Nathaniel D. Osgood is a Professor in the Department of Computer Science and Associate Faculty in the Department of Community Health & Epidemiology at the University of Saskatchewan.
Combining Data Science, Systems Science, Computational Science and Applied Math to improve decision making in health and healthcare
- Tools of choice include supplementing system science dynamic models (particularly Agent-Based models, System Dynamics, and discrete event simulation) with particle filtering and particle MCMC with such system science models, systems for visualizing state space reconstruction and for Convergent Cross Mapping (CCM), existing and novel machine learning and dynamic modeling toolsets, GPU-based computational statistics algorithms (PMCMC and Particle Filtering) and CM, and a growing amount of FPGA-based performance acceleration of key algorithms. Of late, I have a particularly strong focus on leveraging understanding from Applied Category Theory -- an area I find to offer compelling alignment with the systems science perspective, synergies with systems science techniques, the requisite power to deliver compelling insight, and an outstanding foundation for more powerful tools for study of complex systems. I am particularly committed to using Applied Category Theory as the basis for use of higher-level functional programming and metalinguistic abstraction to enhance the clarity, transparency, concision, modularity, flexibility and power of languages for characterizing dynamic models.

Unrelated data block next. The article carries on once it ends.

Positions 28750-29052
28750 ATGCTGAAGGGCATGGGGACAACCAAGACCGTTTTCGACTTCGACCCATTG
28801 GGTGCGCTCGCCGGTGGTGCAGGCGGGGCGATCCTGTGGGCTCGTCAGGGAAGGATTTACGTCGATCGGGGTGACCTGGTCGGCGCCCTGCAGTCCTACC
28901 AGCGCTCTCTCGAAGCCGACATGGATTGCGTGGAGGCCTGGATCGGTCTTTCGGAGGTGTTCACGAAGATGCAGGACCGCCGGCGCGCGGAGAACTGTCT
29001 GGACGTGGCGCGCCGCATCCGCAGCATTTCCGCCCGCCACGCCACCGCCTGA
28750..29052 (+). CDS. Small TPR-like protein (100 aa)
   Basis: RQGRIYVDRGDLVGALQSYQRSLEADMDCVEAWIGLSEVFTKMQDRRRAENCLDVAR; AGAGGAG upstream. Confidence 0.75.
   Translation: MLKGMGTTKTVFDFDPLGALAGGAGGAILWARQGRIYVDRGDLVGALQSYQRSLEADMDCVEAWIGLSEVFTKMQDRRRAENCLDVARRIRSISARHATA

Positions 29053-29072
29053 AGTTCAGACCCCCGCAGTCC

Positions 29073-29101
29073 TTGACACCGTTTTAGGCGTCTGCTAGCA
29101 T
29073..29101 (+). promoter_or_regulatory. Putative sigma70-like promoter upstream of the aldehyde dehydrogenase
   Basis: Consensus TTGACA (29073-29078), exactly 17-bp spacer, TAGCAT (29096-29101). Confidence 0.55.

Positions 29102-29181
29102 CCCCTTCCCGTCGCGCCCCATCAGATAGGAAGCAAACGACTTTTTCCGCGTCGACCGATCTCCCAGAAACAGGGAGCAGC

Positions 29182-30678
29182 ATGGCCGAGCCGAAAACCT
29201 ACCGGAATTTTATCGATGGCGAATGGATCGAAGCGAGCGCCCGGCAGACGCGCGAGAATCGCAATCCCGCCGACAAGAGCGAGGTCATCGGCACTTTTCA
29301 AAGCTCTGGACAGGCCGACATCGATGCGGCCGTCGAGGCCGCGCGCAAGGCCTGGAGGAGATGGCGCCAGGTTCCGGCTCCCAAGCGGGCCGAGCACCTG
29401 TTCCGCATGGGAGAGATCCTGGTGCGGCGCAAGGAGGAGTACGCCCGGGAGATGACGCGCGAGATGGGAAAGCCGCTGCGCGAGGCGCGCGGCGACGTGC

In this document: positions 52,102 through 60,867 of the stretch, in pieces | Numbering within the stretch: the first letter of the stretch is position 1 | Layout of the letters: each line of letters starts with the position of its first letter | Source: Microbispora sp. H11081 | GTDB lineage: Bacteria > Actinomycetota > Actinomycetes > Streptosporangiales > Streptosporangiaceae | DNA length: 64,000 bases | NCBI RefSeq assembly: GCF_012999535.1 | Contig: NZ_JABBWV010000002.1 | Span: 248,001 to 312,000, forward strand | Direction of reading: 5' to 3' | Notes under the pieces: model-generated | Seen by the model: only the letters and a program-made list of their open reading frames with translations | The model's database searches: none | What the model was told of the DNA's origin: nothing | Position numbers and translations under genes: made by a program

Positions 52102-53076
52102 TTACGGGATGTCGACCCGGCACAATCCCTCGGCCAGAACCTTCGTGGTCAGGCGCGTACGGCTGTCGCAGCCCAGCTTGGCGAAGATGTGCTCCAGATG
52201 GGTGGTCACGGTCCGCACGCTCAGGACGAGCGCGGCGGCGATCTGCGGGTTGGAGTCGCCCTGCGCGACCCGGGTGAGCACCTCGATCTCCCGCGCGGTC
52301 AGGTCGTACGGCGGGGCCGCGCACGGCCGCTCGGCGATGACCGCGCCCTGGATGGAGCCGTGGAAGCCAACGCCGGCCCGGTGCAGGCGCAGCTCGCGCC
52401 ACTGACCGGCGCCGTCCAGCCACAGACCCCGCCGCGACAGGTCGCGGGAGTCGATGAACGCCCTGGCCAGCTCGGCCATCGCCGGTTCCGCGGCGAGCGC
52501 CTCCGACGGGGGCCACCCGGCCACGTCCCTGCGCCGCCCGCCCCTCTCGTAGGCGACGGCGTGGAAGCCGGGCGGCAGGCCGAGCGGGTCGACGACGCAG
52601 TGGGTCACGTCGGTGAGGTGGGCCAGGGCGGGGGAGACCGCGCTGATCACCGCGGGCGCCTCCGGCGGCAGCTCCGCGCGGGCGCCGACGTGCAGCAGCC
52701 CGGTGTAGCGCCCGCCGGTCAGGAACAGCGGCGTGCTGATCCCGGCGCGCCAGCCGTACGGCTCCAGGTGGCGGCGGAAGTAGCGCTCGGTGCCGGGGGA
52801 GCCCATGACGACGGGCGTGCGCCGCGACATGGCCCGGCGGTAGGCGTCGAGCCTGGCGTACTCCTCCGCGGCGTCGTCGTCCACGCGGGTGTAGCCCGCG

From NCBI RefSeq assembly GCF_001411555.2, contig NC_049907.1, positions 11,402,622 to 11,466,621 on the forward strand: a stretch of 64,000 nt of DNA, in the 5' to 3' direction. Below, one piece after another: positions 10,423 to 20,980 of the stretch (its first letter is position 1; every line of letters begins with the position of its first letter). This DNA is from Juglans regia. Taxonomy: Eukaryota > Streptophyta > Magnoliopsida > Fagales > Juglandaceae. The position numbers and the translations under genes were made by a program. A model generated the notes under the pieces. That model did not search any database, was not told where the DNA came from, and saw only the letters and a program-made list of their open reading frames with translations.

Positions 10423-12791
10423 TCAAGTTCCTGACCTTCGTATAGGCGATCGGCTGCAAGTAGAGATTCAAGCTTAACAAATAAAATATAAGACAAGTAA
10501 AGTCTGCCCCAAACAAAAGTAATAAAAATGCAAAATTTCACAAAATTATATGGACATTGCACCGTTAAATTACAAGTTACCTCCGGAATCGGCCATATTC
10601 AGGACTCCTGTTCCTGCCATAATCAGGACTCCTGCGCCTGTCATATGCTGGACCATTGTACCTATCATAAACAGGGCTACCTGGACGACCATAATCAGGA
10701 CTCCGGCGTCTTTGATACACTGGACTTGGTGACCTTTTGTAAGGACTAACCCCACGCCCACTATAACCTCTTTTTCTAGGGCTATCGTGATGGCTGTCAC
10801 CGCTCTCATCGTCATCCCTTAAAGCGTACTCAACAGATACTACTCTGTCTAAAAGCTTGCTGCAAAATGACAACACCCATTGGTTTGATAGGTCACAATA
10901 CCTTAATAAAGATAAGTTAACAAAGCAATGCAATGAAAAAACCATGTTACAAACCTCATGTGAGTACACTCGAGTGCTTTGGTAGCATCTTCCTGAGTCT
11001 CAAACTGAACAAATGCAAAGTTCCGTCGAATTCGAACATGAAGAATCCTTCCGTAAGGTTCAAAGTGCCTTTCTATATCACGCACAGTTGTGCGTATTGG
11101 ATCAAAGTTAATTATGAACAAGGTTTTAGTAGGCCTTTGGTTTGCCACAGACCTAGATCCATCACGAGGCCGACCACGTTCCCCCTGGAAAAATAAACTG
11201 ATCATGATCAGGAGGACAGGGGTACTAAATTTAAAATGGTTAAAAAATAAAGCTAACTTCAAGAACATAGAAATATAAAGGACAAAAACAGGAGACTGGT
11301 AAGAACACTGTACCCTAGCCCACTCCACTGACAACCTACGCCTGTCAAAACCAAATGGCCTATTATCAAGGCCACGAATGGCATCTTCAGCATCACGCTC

- All such tools are applied within the health sphere, as this is our elected point of focus, inspiration and dedication. We further make extensive investment in machine learning to sharpen and broaden the health surveillance, including using our Ethica epidemiological smartphone and wearable-based data collection system, time series of search volumes, time series of machine-learning-classifed Twitter messages, web-scraped data, and other mechanisms. For example, as part of our strategy of using twitter for health surveillance in Canada, we have amassed more than 200M tweets. The types of data we obtain through surveillance data are classified using machine learning tools (including more traditional tools through to deep learning) to flag tweets of relevance and inform our particle-filtered and PMCMC-regrounded models.
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